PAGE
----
China NNN Agreements: The Questions We Get

When our China lawyers are tasked with drafting a China NNN Agreement, they start by sending the client a tailored questionnaire. Then once they have the answers they draft the NNN Agreement in English (for the client) and in Chinese (the official version). Most of the time, our clients at that point take the NNN Agreement we have given them and send it to their Chinese counter-party where from there the negotiating begins, or not.

But every once in a while our clients ask us all sorts of questions about why we drafted the NNN Agreement as we did. Because China NNN Agreements are so different from Western-style NDA Agreements, they are rightly puzzled. See Why Your NDA is WORSE Than Nothing for China. Usually, we get these questions from in-house counsel for companies based in the United States, Great Britain, Canada, Israel or Australia (all common law countries). This is because China-centric contracts just don’t line up with standard common law contracts and common law lawyers sometimes have a tough time getting their head around this. For common law countries, think 20 page contracts filled with all sorts of boilerplate. For civil law countries like China (and Thailand and Vietnam and most other countries in the world), think 8 page contracts with virtually no boilerplate.

The below are the sort of questions we typically get regarding our China NNN Agreements, along with our typical answers.

1. Can we make this NNN agreement mutual?

We do not recommend making this NNN agreement mutual. If your China counter-party wants to protect its confidential information or its IP, it should propose its own agreement and we will then review and advise if we think it’s okay for you to sign that. We wrote your NNN Agreement to protect your interests and many of its provisions will make little or no legal sense if invoked by the Chinese side. In our experience, mutual agreements essentially render the NNN unenforceable and this is not what we want. If you are doing cooperation and joint product development agreements, then you need a separate product development agreement that deals with all of the issues. A simple NNN Agreement is not appropriate for this type of complex commercial arrangement.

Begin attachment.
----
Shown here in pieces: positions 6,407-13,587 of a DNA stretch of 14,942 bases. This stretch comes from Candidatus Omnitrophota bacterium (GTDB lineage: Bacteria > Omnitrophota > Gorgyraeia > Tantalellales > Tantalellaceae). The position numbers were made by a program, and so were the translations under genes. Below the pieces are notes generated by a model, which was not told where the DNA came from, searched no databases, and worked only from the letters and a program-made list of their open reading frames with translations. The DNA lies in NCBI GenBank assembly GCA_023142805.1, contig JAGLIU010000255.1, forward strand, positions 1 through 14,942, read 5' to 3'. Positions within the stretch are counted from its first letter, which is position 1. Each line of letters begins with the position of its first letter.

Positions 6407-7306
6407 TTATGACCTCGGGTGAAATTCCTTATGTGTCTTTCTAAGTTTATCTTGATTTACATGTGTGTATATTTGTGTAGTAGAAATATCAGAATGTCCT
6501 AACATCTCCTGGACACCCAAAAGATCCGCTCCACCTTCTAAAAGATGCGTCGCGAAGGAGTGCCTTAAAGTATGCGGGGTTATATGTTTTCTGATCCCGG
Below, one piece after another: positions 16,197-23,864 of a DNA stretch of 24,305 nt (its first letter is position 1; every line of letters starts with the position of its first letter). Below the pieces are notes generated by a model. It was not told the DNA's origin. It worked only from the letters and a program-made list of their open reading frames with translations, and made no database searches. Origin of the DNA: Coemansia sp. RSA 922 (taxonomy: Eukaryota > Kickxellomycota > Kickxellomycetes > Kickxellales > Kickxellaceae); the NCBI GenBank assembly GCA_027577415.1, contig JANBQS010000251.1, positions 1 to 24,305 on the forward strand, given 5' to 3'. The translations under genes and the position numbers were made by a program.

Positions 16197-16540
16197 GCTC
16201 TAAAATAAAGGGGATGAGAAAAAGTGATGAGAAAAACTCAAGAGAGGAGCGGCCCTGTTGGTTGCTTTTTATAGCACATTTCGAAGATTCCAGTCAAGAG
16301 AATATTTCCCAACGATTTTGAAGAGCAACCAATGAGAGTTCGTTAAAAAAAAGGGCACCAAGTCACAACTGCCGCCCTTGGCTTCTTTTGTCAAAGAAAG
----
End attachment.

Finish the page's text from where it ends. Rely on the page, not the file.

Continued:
2. Why does this NNN Agreement not contain a defined “purpose”? Would adding a defined purpose add or take anything away from it?

Anything you disclose to the Chinese side is covered under your NNN agreement and therefore a defined purpose is not necessary. The more specific we get regarding the purpose of the NNN, the more likely the agreement will be construed narrowly against you. For that reason, you do not want to put ANY information in the NNN Agreement itself that would suggest what is being covered.

3. Why are you calling for disputes to be resolved in a Chinese court and not via arbitration? 

This NNN Agreement will be enforced in China. In China, arbitration is effective in situations limited to matters concerning money damages. In cases involving intellectual property and other intangible assets the Chinese court system is a more effective forum. We write our China NNN Agreements to include many provisions that make the overall agreement provide maximum effectiveness within the Chinese court system. These provisions would be negated by applying it to a Chinese arbitration setting and this is even more true if the arbitration is in Hong Kong or Singapore or anywhere else outside China.

4. Why does this NNN Agreement not contain make clear that we are not entering into a partnership or a Joint Venture with the Chinese side or that this is the entire written agreement between the parties?

This agreement does not create a partnership or a joint venture between you and the Chinese side and it is not necessary to state this in the NNN. It is a general principle of Chinese law that matters not specifically raised by the terms of the applicable document are not deemed to be inserted into the contract and inserting these common law boilerplate sort of provisions is disfavored in China. An “Entire agreement” provision is a common law concept that is both unnecessary and disfavored under Chinese law. Along that line, we do not base our China NNN Agreements on the concept of secrecy. Our NNN Agreements are instead based on contract principles which allow coverage for even “secrets” that have been revealed and thus are no longer technically secrets — unlike in the West. Though this agreement provides that prior disclosed confidential information is covered, the best way to protect yourself if you have already disclosed confidential information  is to identify in writing what prior information is confidential so we can also include that in this agreement.

5. Why is there no provision regarding how to give notice?

Because it is not necessary to include a clause on notices for an NNN Agreement as these are meant to be used mostly just during the initial stages of discussions/negotiations. If you need to provide a notice to the Chinese side, we usually try to serve them at all addresses we can find, including to the Chinese company’s registered address which is already included in the NNN.

And there you have it.